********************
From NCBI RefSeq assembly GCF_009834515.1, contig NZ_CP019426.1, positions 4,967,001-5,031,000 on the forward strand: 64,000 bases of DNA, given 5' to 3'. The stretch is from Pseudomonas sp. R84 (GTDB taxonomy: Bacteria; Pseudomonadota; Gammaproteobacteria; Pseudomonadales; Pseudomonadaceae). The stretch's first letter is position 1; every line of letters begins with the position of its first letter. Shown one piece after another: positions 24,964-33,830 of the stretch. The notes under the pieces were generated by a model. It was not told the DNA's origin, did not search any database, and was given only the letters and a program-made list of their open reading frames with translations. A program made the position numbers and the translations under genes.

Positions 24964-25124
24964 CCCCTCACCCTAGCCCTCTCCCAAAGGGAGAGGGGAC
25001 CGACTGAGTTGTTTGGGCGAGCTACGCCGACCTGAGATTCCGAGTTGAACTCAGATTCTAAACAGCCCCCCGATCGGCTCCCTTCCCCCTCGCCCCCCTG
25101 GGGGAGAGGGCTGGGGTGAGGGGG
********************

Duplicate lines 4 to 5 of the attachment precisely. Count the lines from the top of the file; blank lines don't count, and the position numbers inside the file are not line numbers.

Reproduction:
25001 CGACTGAGTTGTTTGGGCGAGCTACGCCGACCTGAGATTCCGAGTTGAACTCAGATTCTAAACAGCCCCCCGATCGGCTCCCTTCCCCCTCGCCCCCCTG
25101 GGGGAGAGGGCTGGGGTGAGGGGG